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I was never keen on the idea of adding more weight classes, simply because I felt like it would water down the divisions we already have. But as time has gone on, I think we’re at a point now where they’re more necessary. The overall skill level in MMA has obviously got higher over the years and I think any extra weight now counts more than ever. If you’ve got a fight at Middleweight, you could be looking at one guy who is huge for the weight and could easily compete at 205 vs a guy who’s small, stuck between divisions and is only at 185 because the cut to 170 is too much of a stretch. When you look at the weight classes in Boxing, they’re all just a few pounds apart, and look at the fuss and negotiating that sometimes goes on over a fighter agreeing to concede a few pounds. And in MMA it should arguably be more important because a significant size and weight advantage really comes into play in a big way when it comes to grappling and also when you account for the smaller gloves.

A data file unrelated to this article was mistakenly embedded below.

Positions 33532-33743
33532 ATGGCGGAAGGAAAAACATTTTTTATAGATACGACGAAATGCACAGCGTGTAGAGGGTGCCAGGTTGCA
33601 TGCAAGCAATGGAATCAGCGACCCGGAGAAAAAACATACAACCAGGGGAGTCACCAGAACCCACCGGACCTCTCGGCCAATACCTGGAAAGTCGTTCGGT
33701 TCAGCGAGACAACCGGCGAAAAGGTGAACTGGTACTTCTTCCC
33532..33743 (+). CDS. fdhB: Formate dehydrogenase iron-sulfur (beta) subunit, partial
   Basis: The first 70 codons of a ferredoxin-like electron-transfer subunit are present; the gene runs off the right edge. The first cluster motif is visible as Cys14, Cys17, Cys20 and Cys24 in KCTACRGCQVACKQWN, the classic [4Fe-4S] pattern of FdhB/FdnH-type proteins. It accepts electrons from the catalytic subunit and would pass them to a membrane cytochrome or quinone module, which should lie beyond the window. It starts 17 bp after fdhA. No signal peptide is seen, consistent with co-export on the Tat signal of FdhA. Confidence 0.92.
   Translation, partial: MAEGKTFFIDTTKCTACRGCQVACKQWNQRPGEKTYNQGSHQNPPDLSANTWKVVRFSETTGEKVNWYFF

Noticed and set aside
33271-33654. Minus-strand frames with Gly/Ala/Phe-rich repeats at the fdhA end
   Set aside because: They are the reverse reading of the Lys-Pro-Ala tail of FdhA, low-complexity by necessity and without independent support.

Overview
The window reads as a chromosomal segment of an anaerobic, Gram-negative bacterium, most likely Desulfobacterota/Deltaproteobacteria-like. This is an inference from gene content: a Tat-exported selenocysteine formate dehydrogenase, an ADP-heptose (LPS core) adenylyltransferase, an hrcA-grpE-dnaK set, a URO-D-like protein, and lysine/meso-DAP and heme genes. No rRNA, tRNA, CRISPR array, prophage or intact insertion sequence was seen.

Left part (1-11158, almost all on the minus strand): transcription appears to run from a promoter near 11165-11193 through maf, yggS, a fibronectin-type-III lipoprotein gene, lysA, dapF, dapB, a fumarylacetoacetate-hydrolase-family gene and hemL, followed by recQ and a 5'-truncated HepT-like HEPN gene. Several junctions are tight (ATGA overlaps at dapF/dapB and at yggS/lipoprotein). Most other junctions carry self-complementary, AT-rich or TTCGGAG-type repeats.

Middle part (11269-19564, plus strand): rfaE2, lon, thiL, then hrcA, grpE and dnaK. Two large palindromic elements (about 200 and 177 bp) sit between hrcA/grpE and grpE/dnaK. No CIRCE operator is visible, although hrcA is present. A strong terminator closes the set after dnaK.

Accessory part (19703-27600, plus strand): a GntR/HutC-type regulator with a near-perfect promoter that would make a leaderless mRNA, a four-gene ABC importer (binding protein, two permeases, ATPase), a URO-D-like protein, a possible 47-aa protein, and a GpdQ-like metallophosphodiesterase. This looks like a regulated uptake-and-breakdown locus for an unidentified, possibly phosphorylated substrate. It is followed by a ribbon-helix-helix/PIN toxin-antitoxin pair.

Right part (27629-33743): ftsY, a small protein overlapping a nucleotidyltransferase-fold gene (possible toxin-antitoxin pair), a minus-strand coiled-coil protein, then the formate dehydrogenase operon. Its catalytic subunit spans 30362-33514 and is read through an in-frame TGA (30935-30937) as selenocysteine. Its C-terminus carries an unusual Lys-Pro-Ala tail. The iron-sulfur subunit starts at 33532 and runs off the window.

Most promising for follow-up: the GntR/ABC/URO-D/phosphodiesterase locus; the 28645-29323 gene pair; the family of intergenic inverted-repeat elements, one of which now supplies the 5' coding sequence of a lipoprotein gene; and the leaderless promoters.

Then there’s the issue of weight cutting. We’re always talking about how something needs to be done about the really silly and dangerous weight cuts and we’re horrified when we see a fighter looking like death on the scales. Adding more weight classes wouldn’t eliminate the problem but it would surely help to some degree. If a fighter walks around at say 200lbs but he’s stocky and thick set and really has to struggle cutting that 15lbs to make Middleweight, but would be badly undersized at Light Heavy, it’s a tough spot to be in and they’ll probably never maximise their potential. Adding a 195 division, say Super Middleweight, would be a healthy middle ground. For the purposes of limiting some of the riskier weight cutting alone, I think it’s worth doing.